'In these weird times it's more than ever important that the arts in Scotland addresses mental health in all its aspects, and it's great to see that SMHAF is managing to bring its wonderful, diverse and always interesting work to perhaps an even wider audience. I'm absolutely delighted to be shortlisted for the International Writing Competition, and to be part of the Festival this year.'
Creative Non Fiction
An Egg and Ten Olives, Shirley Gillan (Winner)
'SMHAF is one of my favourite festivals, so I'm delighted to be shortlisted in the writing competition. I'm looking forward to reading, and listening to, everyone's entries.'
Where Do You Get Off, Jennifer Gray
'I’m so chuffed to be shortlisted for the writing competition. Thanks so much to everyone at the Scottish Mental Health Arts Festival for making sure the event still happened. I’m so glad I get to share my writing with you. While our perspectives have likely changed a little over the last few months, lockdown has really reminded me of the importance of the creative process for our mental wellbeing. Of course, writing can be a lonely pursuit, but while we may create alone, events like these let us come together and celebrate as a community.'
A Week One Summer, Angie Wright
'I write to make sense of the world - story, satire, memoir, poetry. This personal account has helped me to structure and process a deeply traumatic episode. Knowing that it has resonated with readers is very satisfying. Mental illness can be so isolating, but reading of others’ experience and interpretation opens a door to connection and understanding. I am delighted to have reached the shortlist!'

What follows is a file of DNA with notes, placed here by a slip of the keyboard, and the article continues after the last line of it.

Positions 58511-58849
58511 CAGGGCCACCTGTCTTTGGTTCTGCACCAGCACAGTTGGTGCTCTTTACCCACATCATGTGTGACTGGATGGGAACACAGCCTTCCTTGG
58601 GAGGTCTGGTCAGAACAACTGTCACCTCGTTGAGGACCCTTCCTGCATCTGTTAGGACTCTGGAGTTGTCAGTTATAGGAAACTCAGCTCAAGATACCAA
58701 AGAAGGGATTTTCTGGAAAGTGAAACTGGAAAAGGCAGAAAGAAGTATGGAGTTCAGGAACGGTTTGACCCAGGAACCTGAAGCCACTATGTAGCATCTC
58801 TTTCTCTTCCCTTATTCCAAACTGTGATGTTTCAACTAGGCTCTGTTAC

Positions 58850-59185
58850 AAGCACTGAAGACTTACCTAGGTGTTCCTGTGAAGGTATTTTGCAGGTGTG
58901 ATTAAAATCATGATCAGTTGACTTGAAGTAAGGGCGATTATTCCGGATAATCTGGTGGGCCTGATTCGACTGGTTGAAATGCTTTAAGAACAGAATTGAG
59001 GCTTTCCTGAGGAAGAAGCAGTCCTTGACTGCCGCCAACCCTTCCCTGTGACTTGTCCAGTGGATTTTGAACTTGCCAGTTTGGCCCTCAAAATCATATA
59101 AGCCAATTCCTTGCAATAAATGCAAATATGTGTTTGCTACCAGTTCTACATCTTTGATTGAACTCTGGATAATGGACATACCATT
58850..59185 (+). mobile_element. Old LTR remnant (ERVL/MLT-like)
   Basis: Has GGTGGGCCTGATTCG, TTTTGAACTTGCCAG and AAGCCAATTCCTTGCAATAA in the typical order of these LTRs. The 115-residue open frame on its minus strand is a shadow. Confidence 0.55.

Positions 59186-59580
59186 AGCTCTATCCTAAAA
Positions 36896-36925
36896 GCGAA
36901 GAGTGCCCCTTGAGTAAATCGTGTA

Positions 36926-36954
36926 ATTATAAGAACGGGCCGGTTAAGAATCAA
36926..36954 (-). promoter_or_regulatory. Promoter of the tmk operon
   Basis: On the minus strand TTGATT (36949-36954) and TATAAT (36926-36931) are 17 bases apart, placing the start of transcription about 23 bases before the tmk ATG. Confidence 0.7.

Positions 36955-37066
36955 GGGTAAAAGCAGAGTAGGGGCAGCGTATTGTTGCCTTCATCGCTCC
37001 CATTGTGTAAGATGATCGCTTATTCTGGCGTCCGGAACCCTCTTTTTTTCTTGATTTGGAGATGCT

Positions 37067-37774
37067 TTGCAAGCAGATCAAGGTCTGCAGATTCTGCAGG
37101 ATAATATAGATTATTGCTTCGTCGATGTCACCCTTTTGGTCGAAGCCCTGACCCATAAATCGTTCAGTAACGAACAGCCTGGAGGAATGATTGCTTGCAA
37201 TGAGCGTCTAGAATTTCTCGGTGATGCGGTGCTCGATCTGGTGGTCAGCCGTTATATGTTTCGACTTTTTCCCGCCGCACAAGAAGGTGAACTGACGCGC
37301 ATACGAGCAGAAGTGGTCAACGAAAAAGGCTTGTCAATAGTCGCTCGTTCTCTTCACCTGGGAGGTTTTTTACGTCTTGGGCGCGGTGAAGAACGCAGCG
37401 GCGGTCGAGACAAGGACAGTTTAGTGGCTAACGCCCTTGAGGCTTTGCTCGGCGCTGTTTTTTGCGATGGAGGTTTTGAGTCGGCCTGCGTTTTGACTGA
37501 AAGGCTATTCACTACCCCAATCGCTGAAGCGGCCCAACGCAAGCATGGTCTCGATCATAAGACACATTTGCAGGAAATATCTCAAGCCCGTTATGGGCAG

Broken Cover, Kate Cross
'I'm delighted to be shortlisted for the SMHAF writing competition. Broken Cover is a very personal piece for me and I hope that it resonates with others.'
The Wolf With Wet Paws, Catherine Wilson (Winner)
'I’m absolutely delighted to be shortlisted for the SMHAF Writing Competition. I wrote this poem at a time where I was incredibly isolated, and my mental health was at a real low. Writing was a lifeline. It gave me purpose, got me out of my head and helped me articulate myself. We will always need the arts and what they can do for our mental health. I’m overjoyed not only to be shortlisted but to be a part of a festival that offers connection, hope, catharsis and escapism when we need them most.'
Defused, Rehema Martin
'I’m so chuffed to be shortlisted by such a great organisation. I’m also thankful to be given this opportunity to use my voice to raise awareness about endometriosis, a condition that affects many women both physically and mentally, myself included. I am so grateful to my partner, Fraser; he not only edited this video, he has held my hand throughout everything.'
Shifting POV, Abi Pirani
'I was really pleased to have my poem shortlisted for the SMHAF 2020 Writing Awards. It’s taken me a long time to talk about my mental health and things that have affected me. Now that I can make my voice heard it feels like a privilege to have that recognised and acknowledged.'